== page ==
The Socio-Economic Rights and Accountability Project, (SERAP) has called on the Acting Chairman of the Code of Conduct Bureau (CCB), Dr. Muhammad Isah and the Acting Chairman of the Independent Corrupt Practices and Other Related Offences Commission (ICPC), Prof. Bolaji Owasanoye, to “jointly investigate allegations of incompatibility, apparent conflict of interest situation, and abuse of office involving Governor Rochas Okorocha, of Imo State.
According to SERAP, this is in connection with the exercise of his public functions and leadership of the Rochas Okorocha Foundation, to collaborate with the Economic and Financial Crimes Commission (EFCC), “in any such investigation.”
The organization said that “Such investigation would help to improve public confidence in public authorities, and minimize the risks of bad government by public officials.” In the petition dated 10 November 2017 and signed by SERAP executive director Adetokunbo Mumuni the organization expressed “serious concern that Governor Okorocha may have spent over N1billion of public funds to build statues of South African President Jacob Zuma and Liberian President Mrs Ellen Johnson-Sirleaf.”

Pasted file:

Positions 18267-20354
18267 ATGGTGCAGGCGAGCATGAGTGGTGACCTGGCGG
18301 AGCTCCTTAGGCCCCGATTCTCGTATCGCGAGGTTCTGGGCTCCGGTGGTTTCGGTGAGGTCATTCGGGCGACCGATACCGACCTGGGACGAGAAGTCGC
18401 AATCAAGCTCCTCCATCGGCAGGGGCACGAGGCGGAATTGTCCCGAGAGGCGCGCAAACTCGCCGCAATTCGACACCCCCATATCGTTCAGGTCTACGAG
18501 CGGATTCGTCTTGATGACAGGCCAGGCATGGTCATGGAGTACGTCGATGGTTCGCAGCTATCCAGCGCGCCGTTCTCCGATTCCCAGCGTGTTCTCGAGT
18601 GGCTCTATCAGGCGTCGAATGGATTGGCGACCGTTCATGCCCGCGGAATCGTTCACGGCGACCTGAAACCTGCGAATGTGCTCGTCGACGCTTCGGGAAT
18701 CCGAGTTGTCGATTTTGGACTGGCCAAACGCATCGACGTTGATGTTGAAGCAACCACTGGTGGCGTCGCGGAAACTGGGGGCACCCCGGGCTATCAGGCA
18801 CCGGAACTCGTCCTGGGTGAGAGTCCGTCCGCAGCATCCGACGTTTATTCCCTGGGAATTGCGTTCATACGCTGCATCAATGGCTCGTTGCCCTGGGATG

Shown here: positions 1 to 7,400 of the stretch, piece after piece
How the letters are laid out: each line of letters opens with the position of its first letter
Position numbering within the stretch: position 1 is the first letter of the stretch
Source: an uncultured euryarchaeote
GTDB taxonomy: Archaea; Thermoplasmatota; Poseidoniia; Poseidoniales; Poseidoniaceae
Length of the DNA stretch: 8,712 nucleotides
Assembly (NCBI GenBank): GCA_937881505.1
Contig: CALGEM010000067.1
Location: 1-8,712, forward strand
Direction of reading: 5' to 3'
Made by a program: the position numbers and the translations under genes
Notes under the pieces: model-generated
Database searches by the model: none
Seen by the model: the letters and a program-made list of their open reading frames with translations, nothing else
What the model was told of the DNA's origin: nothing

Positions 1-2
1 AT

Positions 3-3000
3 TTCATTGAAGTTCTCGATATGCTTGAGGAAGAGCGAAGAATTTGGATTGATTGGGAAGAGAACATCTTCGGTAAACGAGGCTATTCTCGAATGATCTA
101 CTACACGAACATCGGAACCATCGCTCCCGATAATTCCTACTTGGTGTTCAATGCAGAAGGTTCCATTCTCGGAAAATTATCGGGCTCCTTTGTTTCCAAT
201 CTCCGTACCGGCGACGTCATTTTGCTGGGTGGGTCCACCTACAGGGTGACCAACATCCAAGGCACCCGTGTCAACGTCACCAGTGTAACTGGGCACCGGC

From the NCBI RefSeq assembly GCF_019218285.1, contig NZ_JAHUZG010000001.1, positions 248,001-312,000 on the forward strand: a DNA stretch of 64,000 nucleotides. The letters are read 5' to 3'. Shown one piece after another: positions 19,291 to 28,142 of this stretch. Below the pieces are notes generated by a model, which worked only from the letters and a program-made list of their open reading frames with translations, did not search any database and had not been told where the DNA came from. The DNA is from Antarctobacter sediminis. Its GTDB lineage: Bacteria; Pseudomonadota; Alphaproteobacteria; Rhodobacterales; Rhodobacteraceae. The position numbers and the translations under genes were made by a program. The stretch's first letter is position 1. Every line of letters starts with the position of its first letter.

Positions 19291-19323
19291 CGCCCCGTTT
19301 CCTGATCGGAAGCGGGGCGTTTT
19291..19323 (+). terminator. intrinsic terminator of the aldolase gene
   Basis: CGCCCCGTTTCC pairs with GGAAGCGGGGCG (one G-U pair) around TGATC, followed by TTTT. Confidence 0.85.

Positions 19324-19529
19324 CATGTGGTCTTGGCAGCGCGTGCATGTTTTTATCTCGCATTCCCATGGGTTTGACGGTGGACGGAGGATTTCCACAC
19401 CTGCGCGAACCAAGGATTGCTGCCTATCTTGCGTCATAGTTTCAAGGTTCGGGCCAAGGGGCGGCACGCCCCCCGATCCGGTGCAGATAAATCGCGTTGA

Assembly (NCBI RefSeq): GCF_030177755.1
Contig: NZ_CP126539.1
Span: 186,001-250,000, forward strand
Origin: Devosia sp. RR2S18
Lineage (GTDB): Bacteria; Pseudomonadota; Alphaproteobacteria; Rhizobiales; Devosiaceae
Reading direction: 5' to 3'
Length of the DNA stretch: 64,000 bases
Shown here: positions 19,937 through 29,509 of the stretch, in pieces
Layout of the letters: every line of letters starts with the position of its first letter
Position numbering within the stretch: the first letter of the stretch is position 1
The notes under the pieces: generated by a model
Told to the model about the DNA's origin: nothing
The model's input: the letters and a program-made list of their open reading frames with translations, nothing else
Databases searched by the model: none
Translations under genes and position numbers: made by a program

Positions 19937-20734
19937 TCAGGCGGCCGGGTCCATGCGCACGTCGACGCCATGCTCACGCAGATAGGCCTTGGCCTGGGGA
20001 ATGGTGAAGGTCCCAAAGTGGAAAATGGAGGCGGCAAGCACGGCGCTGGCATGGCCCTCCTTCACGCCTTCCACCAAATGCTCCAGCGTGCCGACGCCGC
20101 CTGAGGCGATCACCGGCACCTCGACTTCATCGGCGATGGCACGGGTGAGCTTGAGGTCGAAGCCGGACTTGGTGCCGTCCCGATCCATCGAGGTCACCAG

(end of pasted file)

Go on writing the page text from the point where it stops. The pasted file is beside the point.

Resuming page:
SERAP says, “the spending on statues and apparent misuse of public resources may have violated constitutional provisions and international standards on code of conduct for public officers. The initiatives cannot be justified under any circumstances whatsoever, especially at a time when Imo state is unable or unwilling to pay teachers’ salaries and pensioners’ entitlements.”
“SERAP believes that rather than serving the common interest of the public, spending over N1 billion possibly of public funds on Zuma and Johnson-Sirleaf in the context of their participation in the opening of the Rochas Okorocha Foundation would seem to put Governor Okorocha in a conflict of interest situation.”
“SERAP notes that the Nigerian Constitution 1999 (as amended) and UN Convention against Corruption to which Nigeria is a state party prohibit conflict of interests and set ethical standards for public officers. Indeed, both the Constitution and the Convention require public officers to abstain from all acts that may compromise the exercise of their public office and functions, or are inconsistent with their entrusted positions.”